Archive for March, 2019

Democracy and the Long Term view

In the light of the state of the world’s insects and the voices of babes and sucklings in Psalm 8, I found this article interesting:

Out of the mouths….

Psalm 8 speaks to humankind: Out of the mouths: a rebuke

What world are you creating for me today?
What world are you creating for my tomorrow?

Look at the stars

  • The greedy man says
    • I have seen them on my vacations.
  • The needy man says
    • I have no energy to see them.
  • The world leader says
    • I do not need them.
  • (What do you say?)

They tell us how very speck-like and isolated you, me and the earth are;
They tell us to be humble.
I see them
Look! Look!

Listen to the earth

  • The greedy man says
    • The earth is my plaything.
  • The needy man says
    • I can only hear my own needs.
  • The world leader says
    • Next year, after the election.
  • (What do you say?)

The earth and all that is in it is groaning; moaning pitifully under your torture
I hear it
Listen! Listen!

All on the earth; all under the stars –

Look, and Listen

See, and Hear

And together – do what it is in your ordained power to do

  • for me
  • for the earth, and all that is in it
  • for today
  • for tomorrow
  • for my tomorrow.

The state of the world’s insects

Having just had brought to my attention a recent report on the devastating decline in the numbers of insects on our planet that is mainly due to intensive farming, I confess to a heightened state of alarm. I was aware of declines especially among bees, but its extent and pervasiveness was very bad news to this latecomer.

I am already engaged in activities to do with plastics pollution, climate change and tobacco damage to the planet. Adding the status of insects and associated chemical pollution to this already demanding list makes me feel that side shows such as Brexit and trade wars have little meaning when we face devastation within the lifetime of my grandchildren. These threats demand the attention and focus of us all. It is very heartening to hear the voices of children now coming up strongly around climate change.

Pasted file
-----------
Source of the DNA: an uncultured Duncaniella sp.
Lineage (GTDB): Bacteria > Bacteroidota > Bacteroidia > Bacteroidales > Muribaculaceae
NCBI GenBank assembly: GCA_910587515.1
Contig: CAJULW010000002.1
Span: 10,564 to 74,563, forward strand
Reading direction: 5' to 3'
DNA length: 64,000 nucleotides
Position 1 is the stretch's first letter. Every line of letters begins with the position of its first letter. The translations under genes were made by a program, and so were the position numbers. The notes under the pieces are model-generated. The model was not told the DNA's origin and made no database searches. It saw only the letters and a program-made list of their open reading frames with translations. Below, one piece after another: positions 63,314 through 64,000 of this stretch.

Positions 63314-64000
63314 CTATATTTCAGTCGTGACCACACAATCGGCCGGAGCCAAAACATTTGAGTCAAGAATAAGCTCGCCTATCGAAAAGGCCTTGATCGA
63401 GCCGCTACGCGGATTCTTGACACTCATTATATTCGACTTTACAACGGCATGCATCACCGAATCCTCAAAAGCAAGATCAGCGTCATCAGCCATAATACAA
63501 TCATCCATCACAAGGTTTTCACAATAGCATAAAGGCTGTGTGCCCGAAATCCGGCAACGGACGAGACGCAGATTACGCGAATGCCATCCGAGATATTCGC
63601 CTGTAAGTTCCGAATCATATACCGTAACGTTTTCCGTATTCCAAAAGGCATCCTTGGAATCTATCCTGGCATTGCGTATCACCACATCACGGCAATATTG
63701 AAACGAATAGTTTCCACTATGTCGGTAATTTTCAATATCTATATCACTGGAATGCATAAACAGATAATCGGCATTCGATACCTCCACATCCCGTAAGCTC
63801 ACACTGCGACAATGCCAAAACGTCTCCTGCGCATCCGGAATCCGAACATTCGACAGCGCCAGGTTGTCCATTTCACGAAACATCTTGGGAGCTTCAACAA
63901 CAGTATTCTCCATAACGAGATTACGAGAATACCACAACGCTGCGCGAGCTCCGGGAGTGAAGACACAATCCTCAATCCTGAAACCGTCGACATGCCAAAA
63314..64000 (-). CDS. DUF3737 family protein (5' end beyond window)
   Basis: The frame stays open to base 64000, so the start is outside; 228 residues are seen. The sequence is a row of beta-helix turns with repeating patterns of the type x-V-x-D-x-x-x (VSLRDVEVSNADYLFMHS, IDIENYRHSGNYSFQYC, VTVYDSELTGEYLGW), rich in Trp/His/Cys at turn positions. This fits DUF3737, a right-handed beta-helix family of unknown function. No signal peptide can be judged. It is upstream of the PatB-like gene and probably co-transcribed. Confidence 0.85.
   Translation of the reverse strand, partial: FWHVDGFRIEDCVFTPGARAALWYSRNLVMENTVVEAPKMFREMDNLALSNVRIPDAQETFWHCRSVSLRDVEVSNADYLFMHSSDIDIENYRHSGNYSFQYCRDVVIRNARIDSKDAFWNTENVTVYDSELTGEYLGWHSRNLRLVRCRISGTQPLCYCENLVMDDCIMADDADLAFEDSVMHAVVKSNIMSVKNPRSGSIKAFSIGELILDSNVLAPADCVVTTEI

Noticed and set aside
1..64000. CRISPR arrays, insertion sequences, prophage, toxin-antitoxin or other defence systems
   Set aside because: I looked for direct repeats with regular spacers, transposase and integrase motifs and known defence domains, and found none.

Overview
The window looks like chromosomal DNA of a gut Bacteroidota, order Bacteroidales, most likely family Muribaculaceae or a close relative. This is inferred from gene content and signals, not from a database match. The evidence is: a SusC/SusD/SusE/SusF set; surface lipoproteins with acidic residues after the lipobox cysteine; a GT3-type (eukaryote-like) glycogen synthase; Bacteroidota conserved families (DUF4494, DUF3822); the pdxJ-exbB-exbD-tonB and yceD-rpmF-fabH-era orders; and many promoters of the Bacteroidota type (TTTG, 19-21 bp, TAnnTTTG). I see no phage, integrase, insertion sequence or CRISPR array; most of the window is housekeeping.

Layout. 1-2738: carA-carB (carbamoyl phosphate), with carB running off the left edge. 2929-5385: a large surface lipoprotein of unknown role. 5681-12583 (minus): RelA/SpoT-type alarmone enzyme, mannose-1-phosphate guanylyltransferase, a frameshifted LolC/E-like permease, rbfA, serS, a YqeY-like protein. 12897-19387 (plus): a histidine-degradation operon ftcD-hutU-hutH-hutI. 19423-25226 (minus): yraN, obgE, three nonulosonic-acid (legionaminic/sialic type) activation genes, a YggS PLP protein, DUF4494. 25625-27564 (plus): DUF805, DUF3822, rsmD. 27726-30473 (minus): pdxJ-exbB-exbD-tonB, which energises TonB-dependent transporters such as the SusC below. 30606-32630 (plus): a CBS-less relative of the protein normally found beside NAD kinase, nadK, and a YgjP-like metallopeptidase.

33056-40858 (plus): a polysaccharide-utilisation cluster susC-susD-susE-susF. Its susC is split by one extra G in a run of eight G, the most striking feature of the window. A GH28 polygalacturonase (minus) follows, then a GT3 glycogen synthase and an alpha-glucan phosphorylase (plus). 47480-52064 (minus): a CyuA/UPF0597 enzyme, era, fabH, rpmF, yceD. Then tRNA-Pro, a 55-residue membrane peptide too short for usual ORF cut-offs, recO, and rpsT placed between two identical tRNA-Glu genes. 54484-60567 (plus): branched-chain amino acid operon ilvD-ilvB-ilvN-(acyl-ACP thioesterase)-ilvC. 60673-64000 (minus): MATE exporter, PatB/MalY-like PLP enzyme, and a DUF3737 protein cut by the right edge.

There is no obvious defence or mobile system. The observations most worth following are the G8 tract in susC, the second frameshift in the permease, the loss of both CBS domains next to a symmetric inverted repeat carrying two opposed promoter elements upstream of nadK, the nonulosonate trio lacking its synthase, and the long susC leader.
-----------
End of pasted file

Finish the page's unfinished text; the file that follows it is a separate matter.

How we eat, how we move around, how we share, how we relax and recreate, how and what we clean, how we view our fellow creatures on our planet: all of these and more require re-thinking.

Nothing is as it was. Everything must change, and those like me who are the ‘haves’ and ‘have too much’s bear and must recognise that they/we bear the greatest responsibility to change – fast, and extensively.

An interesting juxtaposition

Where are we headed as humanity? I rather enjoy books that look back, look the present in the eye and look forward. Jared Diamond’s books are a good read, giving pause. Collapse gives climate change a grim context. Alvin Toffler’s Futureshock I read when I was a teenager. I only remember the ‘Mozart on the run’ chapter now: we were playing music at ever faster speeds, he told us.

I have just completed reading Yuval Harari’s Homo Deus, having found it on my son’s bookshelf last year. A fascinating read, the book analyses trends in early 21st century science, thought and especially digital developments. There are twin theses: humans are not special, and we are moving towards a world (a galaxy?) in which humans (merely a set of algorithms) are either unnecessary or a means to an end for silicon – based artificial intelligence (AI) for which consciousness is an optional extra. Harari does not say that this de-humanised future is inevitable; he points to its possibility and implications for the present.